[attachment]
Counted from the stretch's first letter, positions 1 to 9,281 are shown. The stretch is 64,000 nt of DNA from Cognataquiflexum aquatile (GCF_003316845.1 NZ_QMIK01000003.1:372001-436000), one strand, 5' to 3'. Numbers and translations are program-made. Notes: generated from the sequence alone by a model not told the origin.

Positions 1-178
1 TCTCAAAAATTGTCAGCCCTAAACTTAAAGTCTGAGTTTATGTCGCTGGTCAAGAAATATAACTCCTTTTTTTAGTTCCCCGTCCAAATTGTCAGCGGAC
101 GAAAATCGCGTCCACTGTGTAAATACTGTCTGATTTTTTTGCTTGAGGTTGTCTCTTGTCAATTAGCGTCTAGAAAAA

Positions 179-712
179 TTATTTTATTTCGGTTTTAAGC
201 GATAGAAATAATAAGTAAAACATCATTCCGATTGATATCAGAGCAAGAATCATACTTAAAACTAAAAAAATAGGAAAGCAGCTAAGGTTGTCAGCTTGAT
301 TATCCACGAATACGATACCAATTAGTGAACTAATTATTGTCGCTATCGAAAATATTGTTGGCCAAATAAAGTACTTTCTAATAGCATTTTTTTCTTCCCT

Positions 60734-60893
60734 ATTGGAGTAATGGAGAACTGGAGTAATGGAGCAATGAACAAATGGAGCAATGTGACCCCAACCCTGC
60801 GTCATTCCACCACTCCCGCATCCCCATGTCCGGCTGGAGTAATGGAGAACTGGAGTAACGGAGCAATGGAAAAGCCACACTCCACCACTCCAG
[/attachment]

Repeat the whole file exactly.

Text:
Counted from the stretch's first letter, positions 1 to 9,281 are shown. The stretch is 64,000 nt of DNA from Cognataquiflexum aquatile (GCF_003316845.1 NZ_QMIK01000003.1:372001-436000), one strand, 5' to 3'. Numbers and translations are program-made. Notes: generated from the sequence alone by a model not told the origin.

Positions 1-178
1 TCTCAAAAATTGTCAGCCCTAAACTTAAAGTCTGAGTTTATGTCGCTGGTCAAGAAATATAACTCCTTTTTTTAGTTCCCCGTCCAAATTGTCAGCGGAC
101 GAAAATCGCGTCCACTGTGTAAATACTGTCTGATTTTTTTGCTTGAGGTTGTCTCTTGTCAATTAGCGTCTAGAAAAA

Positions 179-712
179 TTATTTTATTTCGGTTTTAAGC
201 GATAGAAATAATAAGTAAAACATCATTCCGATTGATATCAGAGCAAGAATCATACTTAAAACTAAAAAAATAGGAAAGCAGCTAAGGTTGTCAGCTTGAT
301 TATCCACGAATACGATACCAATTAGTGAACTAATTATTGTCGCTATCGAAAATATTGTTGGCCAAATAAAGTACTTTCTAATAGCATTTTTTTCTTCCCT

Positions 60734-60893
60734 ATTGGAGTAATGGAGAACTGGAGTAATGGAGCAATGAACAAATGGAGCAATGTGACCCCAACCCTGC
60801 GTCATTCCACCACTCCCGCATCCCCATGTCCGGCTGGAGTAATGGAGAACTGGAGTAACGGAGCAATGGAAAAGCCACACTCCACCACTCCAG